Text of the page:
Jake and I have been studying Abraham and the call God placed on his life to leave his country and his people. In Genesis 23, Abraham has lost his beloved wife Sarah. Having no “home" or land to call his own, Abraham struggled with where to bury his beloved wife. Abraham, and many other saints in the Old Testament, like Jacob and King David, referred to themselves as “sojourners.” The word sojourner is defined as “to live somewhere temporarily, as on a visit; stay for a while.” Right now as I type, I should be packing for our trip to Kansas for Thanksgiving. But I’m not because I hate packing for a trip and living out of suitcases isn’t that much fun either. But it’s a necessary evil for traveling… so is this idea of living as sojourners on earth. It’s not ideal or comfortable in any way but if heaven is our home then we are just living here temporarily. Philippians 3:20 confirms this by telling us that “our citizenship is in heaven and we eagerly await a Savior from there.” 1 Peter 2:11 urges us “live as aliens and strangers in this world.”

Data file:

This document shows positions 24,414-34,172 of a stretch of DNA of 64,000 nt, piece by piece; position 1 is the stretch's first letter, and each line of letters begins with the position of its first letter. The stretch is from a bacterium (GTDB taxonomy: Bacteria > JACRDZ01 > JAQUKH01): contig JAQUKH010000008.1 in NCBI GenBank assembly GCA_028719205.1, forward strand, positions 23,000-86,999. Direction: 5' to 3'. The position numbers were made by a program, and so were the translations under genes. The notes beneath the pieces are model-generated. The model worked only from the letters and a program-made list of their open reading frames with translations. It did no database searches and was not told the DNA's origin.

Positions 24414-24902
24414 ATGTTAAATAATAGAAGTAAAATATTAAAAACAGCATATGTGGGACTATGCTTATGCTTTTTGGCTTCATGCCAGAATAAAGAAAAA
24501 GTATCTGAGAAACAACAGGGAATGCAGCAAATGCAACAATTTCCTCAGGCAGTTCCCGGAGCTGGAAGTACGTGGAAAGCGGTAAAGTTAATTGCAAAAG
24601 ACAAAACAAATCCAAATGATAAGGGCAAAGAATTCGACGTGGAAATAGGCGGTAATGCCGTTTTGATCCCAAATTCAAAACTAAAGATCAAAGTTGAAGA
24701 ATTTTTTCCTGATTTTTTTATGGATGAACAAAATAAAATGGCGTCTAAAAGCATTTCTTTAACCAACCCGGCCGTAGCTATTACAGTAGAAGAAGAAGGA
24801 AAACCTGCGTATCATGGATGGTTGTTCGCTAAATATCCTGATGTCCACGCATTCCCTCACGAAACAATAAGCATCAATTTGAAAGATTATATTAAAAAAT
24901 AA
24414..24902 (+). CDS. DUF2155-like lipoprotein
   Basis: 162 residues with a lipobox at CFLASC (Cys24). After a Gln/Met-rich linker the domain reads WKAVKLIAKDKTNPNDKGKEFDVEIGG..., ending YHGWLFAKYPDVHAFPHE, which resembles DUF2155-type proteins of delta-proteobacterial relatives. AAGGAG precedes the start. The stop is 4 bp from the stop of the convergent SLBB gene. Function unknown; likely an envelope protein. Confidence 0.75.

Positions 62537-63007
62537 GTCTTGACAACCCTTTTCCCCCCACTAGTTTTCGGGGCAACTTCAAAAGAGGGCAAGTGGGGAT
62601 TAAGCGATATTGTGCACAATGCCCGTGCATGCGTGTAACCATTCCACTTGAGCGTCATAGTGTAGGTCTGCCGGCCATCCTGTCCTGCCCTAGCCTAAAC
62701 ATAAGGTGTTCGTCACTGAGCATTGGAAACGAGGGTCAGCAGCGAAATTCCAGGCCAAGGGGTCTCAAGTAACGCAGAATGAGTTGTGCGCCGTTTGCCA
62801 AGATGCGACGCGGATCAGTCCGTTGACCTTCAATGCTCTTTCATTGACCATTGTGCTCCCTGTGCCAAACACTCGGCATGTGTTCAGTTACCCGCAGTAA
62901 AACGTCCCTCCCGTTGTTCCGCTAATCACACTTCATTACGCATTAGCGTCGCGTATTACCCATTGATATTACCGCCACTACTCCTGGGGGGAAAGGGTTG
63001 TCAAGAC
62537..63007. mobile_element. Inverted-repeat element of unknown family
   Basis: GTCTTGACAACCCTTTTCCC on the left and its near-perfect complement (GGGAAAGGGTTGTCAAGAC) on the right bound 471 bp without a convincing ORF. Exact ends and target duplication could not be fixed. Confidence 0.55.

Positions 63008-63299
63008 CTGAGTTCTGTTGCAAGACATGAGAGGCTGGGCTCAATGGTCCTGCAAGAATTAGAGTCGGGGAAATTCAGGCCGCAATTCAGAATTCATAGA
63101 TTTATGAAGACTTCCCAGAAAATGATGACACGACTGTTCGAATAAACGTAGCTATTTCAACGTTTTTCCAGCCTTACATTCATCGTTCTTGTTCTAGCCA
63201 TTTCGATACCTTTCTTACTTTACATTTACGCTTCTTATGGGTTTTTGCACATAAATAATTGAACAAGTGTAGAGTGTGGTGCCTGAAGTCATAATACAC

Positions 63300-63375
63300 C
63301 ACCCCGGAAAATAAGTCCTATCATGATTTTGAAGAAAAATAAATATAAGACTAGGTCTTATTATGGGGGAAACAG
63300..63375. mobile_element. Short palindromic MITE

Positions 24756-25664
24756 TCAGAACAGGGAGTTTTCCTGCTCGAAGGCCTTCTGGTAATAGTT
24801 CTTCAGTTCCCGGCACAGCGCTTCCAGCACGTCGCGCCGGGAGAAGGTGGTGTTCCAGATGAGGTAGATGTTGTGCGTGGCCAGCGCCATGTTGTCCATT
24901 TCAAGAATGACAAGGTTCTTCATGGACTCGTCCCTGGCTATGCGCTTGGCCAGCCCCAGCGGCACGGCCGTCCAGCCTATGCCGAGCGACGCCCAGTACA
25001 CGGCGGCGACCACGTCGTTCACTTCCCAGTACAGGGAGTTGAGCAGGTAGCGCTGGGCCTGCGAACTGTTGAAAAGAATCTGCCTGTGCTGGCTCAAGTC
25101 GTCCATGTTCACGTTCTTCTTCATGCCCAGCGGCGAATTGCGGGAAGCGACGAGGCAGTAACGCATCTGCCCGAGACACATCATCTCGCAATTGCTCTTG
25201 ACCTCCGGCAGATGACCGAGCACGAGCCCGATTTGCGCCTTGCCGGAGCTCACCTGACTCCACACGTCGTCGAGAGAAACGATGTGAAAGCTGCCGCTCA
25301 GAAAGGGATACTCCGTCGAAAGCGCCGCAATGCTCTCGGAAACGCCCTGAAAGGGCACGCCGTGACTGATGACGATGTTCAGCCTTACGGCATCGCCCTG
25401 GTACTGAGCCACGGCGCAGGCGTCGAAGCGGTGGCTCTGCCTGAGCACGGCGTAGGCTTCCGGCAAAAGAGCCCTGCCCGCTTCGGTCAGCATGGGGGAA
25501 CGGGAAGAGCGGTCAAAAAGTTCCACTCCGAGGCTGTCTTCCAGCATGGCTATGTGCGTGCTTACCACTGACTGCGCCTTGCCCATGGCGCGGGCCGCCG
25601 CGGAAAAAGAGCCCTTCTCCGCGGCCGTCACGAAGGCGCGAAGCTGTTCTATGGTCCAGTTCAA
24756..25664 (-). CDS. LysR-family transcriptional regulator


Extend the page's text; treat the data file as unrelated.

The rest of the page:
So are you going “home” for the holidays? In the words of one of my favorite song writers, “We are not home yet, keep on looking ahead, let your heart not forget, we are not home yet!”

Thursday, October 29, 2009

Tuesday, October 27, 2009

Once upon a Wednesday

In Haiti, nature (daylight and livestock noises) dictates when you go to bed at night and when you wake up in the morning. So Wednesday morning, I woke up near dawn. This was the view in our room, outside the window, in the CSI missionary house we stayed in.

On that particular morning, as I looked out on that breath taking view, I read Matthew 25 in my quiet time. Here are just some of the verses started off my day with…